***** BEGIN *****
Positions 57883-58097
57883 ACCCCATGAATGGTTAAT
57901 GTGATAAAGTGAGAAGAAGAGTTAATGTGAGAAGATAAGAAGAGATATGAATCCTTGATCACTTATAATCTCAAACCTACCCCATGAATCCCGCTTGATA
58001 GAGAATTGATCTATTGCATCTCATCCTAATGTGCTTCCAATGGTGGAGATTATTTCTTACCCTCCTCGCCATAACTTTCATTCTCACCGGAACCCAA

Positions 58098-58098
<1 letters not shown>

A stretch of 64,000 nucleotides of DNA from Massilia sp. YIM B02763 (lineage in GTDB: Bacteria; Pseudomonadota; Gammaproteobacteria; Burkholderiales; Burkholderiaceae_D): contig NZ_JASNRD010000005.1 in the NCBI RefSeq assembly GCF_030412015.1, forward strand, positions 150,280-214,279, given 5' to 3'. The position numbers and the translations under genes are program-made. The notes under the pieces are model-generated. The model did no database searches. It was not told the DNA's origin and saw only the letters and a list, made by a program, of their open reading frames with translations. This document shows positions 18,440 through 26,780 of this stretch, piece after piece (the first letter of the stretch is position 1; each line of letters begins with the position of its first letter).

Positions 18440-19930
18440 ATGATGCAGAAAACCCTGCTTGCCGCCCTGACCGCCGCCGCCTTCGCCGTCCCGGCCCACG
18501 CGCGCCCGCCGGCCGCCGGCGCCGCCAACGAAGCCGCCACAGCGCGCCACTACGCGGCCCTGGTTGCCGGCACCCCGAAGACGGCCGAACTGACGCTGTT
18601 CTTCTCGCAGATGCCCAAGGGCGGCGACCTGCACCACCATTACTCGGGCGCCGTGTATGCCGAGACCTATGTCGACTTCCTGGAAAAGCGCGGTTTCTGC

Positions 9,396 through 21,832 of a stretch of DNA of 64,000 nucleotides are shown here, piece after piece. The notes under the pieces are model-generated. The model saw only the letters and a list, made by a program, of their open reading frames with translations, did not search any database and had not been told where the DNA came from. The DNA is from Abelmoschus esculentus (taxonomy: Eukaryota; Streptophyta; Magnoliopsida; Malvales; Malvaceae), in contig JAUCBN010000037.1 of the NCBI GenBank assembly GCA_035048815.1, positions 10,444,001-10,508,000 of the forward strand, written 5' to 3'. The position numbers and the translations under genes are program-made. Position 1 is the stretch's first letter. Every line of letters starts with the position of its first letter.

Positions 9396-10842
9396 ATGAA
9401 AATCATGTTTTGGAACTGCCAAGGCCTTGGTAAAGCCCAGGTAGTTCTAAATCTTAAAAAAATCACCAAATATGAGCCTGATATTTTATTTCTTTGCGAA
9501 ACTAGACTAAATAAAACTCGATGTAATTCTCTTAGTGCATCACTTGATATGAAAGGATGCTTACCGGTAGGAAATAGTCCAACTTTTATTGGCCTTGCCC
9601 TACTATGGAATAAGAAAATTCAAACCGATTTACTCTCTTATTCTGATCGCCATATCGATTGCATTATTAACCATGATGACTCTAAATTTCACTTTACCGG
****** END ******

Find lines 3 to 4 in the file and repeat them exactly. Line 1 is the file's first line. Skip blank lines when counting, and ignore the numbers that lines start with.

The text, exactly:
57901 GTGATAAAGTGAGAAGAAGAGTTAATGTGAGAAGATAAGAAGAGATATGAATCCTTGATCACTTATAATCTCAAACCTACCCCATGAATCCCGCTTGATA
58001 GAGAATTGATCTATTGCATCTCATCCTAATGTGCTTCCAATGGTGGAGATTATTTCTTACCCTCCTCGCCATAACTTTCATTCTCACCGGAACCCAA